one called Easter Salad, which I hadn’t expected to be as good as it was.
Everyone plans to ski tomorrow but I don’t fancy freezing and will go to an iconography museum in nearby Samokov instead.
Did anyone notice it was Friday the 13th when the Costa Concordia’s ‘number was up’ and she careened into rocks near Isla Giglio off the western coast of Italy? The unlucky omen might be as good an explanation of this accident occurring as any. It does seem virtually impossible that the captain and crew would not have seen the rocks, that the modern equipment didn’t pick up their presence of these formations nor did the charts, according to Captain Schettino, 52, indicate their correct position.
This 4,000+ passenger ship, which was one of the best in the Costa fleet, began to list to one side and sink as soon as her hull was punctured. It has been horrific hearing the testimonies of how passengers escaped, many jumping into the sea and swimming to shore and it is nothing short of a miracle that, at the time of writing, there were only 5 people killed.
The fact that it is only two months until the 100th anniversary of the sinking of the Titanic is also very unlucky. Many people who are only remotely interested in taking a cruise are drawn to the story of the Titanic’s demise, the drama and horror making the tale irresistible
Gianni Onorato, president of Costa Cruises, has said the cruise line will co-operate fully with the Italian authorities to understand the causes of the catastrophe. Of course, passengers are already asking about compensation and one wonders if it will be the cruise line taking responsibility or travel insurance companies? A mine field is on the horizon.
I must admit that the first time I was on a very large cruise ship, Royal Caribbean Cruise Line’s Oasis of the Seas, I was utterly amazed that the muster drill consisted of gathering in the bottom most reaches of the ship and simply having my room card scanned. That was it. No life jacket demonstration, no indication of where the life boats were located or how you would access these boats in an emergency when there might not be any lights and the elevators would not be safe to use. We were simply told to watch the safety video. Many of the Costa Concordia’s passengers reported having no safety drill at all due to when they had embarked. Most seem to have no clue as to how to handle this unforeseen situation and it is amazing that more people were not hurt.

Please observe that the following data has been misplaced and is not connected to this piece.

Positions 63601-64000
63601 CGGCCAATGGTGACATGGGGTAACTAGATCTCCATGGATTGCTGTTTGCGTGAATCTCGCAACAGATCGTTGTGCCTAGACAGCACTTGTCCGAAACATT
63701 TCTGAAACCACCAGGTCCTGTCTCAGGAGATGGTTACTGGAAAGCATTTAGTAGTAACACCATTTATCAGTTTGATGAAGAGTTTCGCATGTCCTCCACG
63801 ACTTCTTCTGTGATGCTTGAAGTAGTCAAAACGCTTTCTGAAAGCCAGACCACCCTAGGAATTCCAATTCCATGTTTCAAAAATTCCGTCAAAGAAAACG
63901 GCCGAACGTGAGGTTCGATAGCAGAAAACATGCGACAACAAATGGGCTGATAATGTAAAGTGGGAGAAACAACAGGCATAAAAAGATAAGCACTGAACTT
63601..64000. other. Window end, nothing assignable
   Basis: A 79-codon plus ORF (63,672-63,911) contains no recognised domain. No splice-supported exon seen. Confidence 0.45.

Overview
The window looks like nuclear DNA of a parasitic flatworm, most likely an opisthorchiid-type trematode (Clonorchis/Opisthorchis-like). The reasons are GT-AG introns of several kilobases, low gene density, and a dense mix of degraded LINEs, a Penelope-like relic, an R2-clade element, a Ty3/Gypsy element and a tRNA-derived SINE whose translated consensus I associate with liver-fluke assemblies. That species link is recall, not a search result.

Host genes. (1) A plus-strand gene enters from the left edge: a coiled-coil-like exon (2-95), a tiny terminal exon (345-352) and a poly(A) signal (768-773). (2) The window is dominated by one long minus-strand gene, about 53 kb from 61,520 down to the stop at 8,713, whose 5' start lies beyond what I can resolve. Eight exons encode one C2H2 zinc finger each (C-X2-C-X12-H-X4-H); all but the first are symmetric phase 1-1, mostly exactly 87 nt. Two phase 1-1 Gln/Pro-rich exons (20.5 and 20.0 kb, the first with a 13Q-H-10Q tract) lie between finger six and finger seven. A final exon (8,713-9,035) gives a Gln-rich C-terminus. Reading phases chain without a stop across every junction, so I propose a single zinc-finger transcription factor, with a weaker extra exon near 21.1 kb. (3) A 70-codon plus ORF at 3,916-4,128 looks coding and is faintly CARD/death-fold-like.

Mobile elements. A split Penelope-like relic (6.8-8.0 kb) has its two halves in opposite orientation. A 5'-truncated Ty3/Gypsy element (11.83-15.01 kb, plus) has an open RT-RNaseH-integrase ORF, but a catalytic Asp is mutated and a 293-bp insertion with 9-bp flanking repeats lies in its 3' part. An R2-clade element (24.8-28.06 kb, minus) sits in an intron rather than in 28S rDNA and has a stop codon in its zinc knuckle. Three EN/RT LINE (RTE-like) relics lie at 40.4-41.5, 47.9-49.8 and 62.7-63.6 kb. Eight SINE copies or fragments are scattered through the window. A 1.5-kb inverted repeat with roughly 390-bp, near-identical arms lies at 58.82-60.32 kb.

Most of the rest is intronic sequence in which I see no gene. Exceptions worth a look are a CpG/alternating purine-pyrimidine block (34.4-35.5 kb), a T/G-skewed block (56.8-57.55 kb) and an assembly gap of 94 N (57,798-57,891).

I certainly would hope that, at the minimum, there will be a look at safety measures and rethinking how to best communicate these procedures to passengers.
2012 is a special year. Not only is it the Queen’s Diamond Jubilee and the London Olympic games but also the 175th anniversary of P&O cruises. I have recently visited the unveiling of the newly refurbished 1,880 passenger Oriana in Southampton at the beginning of her 100+ day World Cruise. The ship will now be adult only and there have been 27 cabins added increasing the capacity by 52. Facilities have been altered in order to accommodate extra persons such as adding extra seating to the main dining room. Of special interest to me was the redecorated spa with subtle decor, treatment rooms, heated lounge chairs, stream room and sauna, it was a delectable space for relaxation. The Italian restaurant, Sorrento, has been added, as well as a Marco Pierre White’s Ocean Grill. In fact, Marco Pierre White was on hand to give us a sneak preview of the cuisine that guests will enjoy for a mere £12.95 pp cover charge. Our lunch started with Deep-Fried Soft Shell Crab and a sublime Cream Cauliflower Soup with Smoked Paprika Straws. But the piece de resistance was the Surf and Turf main course with Casterbridge 28-Day Dry-Aged Fillet Steak and Garlic King Prawn with Bérnaise Sauce, Triple-Cooked Hand Cut Chips, Field Mushrooms, Crispy Onions and Vine Roasted Cherry Tomatoes. All this was followed by a cheese course with a gorgeous Winchester Mature and Brie de Meaux and a few others.